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Redundancies can help to fuel entrepreneurial surge

7th April 2011


As we face an estimated 50,000 public sector job losses in the North East, a huge question mark sits over whether the region’s private sector is in any way strong enough to absorb the inevitable surge in unemployment.

As someone who has played an active role in enterprise for over 16 years, I have no hesitation in arguing that we have a successful private sector; big players like Nissan and Sage, as well as the huge variety of SMEs which have kept the region buoyant and vibrant during the One North East years. Do I believe that it is strong enough to support the cost of the national scenario, government actions and subsequent public sector job losses? I’m not sure anyone can accurately answer that question yet.

What people working in enterprise can do is bolster their efforts, and work together to assure a business support infrastructure for private sector growth remains strong and intact.

Regardless of political standing or opinion on the dismantling of One North East, the region needs more small businesses, and more people to take risks in starting them. Therefore enterprise agencies are at the front line, and we must establish a common response to further private sector enterprise. Without this, regional development is in danger of entering a potentially critical period of inertia.

Despite the political fragmentation and recent indecision over the LEPs, North East enterprise agencies, including those in Teesside, still form a strong cohesion, and a sound platform for supporting and assisting new businesses.

The North East Business and Innovation Centre (BIC) is already assisting several public sector organisations which need to make redundancies, by laying the groundwork for their employees to be supported in exploring self-employment and business creation.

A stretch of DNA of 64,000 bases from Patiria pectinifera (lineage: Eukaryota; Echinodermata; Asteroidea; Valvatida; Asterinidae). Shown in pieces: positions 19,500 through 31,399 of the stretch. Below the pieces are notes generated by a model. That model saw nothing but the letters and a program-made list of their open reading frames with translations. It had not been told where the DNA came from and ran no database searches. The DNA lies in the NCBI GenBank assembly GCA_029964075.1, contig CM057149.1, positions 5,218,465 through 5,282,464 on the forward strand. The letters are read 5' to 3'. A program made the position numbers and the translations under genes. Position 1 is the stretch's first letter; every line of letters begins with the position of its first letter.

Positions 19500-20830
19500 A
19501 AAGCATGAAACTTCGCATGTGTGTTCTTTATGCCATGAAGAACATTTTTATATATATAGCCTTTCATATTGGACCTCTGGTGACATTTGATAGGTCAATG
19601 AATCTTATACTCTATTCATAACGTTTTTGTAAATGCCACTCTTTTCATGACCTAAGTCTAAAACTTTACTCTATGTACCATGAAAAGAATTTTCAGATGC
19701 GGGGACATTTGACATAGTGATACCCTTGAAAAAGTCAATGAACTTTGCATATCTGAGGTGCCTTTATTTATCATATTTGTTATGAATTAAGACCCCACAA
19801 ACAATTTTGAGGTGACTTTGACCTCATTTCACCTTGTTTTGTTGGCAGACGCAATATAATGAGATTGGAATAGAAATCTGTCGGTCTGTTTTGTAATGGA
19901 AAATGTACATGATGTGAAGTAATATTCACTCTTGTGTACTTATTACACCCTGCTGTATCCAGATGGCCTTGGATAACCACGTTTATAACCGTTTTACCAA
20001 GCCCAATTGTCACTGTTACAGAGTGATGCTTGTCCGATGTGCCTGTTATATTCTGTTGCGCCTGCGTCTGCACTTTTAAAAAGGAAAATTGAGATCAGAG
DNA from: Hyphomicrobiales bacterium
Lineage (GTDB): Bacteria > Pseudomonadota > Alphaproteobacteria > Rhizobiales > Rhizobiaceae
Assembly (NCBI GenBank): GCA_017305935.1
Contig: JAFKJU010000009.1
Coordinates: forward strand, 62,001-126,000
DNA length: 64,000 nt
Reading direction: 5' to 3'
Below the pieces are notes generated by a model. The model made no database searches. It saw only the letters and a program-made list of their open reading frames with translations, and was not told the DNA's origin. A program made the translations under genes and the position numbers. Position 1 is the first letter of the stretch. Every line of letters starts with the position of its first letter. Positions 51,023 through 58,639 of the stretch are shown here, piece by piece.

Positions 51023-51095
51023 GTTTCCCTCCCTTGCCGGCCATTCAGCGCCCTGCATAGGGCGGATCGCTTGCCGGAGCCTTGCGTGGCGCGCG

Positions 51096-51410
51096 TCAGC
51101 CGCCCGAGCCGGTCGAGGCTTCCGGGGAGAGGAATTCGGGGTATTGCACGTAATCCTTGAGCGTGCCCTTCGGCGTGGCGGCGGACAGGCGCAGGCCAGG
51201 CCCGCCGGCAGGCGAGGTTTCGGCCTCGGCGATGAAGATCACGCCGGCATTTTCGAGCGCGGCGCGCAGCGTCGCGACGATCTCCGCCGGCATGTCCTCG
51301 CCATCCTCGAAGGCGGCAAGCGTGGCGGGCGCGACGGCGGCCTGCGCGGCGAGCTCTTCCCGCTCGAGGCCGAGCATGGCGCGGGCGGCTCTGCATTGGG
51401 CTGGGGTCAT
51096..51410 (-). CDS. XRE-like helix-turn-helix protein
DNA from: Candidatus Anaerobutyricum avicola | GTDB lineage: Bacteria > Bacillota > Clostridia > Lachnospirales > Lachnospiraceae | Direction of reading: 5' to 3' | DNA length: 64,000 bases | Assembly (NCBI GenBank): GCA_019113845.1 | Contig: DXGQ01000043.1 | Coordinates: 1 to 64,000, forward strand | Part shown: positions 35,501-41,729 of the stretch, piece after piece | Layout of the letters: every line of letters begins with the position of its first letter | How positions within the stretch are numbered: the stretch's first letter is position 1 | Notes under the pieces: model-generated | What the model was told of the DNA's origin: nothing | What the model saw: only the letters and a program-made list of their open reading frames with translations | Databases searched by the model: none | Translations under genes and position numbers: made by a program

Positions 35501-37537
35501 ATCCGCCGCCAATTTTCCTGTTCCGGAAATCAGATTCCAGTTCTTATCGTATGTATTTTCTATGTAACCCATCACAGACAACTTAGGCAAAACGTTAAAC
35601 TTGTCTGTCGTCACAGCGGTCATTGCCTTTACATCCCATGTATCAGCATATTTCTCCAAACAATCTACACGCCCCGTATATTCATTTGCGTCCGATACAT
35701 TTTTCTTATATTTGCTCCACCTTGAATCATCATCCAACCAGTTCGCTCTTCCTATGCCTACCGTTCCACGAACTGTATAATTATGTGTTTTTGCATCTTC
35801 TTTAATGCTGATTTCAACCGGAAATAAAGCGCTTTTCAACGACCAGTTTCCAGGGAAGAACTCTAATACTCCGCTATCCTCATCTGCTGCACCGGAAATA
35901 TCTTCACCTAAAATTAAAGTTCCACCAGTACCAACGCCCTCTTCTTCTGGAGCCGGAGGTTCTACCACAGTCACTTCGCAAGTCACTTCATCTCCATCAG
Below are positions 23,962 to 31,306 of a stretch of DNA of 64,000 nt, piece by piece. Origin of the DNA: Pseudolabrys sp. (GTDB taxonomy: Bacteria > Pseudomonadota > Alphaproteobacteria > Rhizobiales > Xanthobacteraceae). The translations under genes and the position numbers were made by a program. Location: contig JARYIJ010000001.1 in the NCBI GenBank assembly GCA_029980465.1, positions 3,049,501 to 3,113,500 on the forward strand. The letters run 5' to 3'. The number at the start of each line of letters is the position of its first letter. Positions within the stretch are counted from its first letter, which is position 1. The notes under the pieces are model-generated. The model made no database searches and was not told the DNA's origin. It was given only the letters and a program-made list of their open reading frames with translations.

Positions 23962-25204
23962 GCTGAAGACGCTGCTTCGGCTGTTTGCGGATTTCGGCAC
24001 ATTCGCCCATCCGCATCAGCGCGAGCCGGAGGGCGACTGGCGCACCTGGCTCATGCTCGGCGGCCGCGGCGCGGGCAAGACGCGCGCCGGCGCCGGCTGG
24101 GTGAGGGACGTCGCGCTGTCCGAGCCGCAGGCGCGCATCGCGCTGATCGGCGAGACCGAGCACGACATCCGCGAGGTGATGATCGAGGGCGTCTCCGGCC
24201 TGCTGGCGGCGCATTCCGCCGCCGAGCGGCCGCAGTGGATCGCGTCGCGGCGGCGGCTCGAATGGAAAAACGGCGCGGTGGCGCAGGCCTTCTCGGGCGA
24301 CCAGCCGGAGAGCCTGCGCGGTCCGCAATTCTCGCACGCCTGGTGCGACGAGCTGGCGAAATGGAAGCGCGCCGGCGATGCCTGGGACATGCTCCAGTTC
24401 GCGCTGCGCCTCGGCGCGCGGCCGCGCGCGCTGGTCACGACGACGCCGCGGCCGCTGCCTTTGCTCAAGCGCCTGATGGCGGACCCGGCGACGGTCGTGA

Our business training team has worked with Government Office North East, Sunderland ARC, and One North East, to introduce employees to the principles of enterprise, exploring any areas of their experience that could be developed as a business through idea generation sessions.

In their awareness of what lies ahead and the importance of developing new regional businesses, these organisations are funding this process internally, and they turned to the BIC for delivery because they are aware of our unwavering determination over 16 years to develop an enterprising culture for the North East region.

Recently I was speaking to Jules Preston, chairman of Northumberland, Tyne & Wear NHS Foundation Trust, who was a key member of the team which created the BIC in the early 1990s, when the rapid closure of the shipyards and mines had led to a generation of manually skilled people no longer being able to find work. Jules told me about a man he welcomed on to the site, who had worked there when it was a shipyard slipway. “You’ll never have proper jobs here”, he’d said. Jules said that this was a widespread attitude and you could understand it, yet at the same time innovative companies were burgeoning onsite. Some of these, such as the Leighton Group, have grown to now be amongst the North East’s biggest businesses.

I have little doubt that, amongst the raft of people who have already or will soon find themselves in a position of redundancy, some will be harbouring ideas that have the potential to blossom into lucrative businesses which can strengthen the future of our region.

Paul McEldon is chief executive of the North East Business and Innovation Centre (BIC) and deputy chairman of National Federation of Enterprise Agencies (NFEA).

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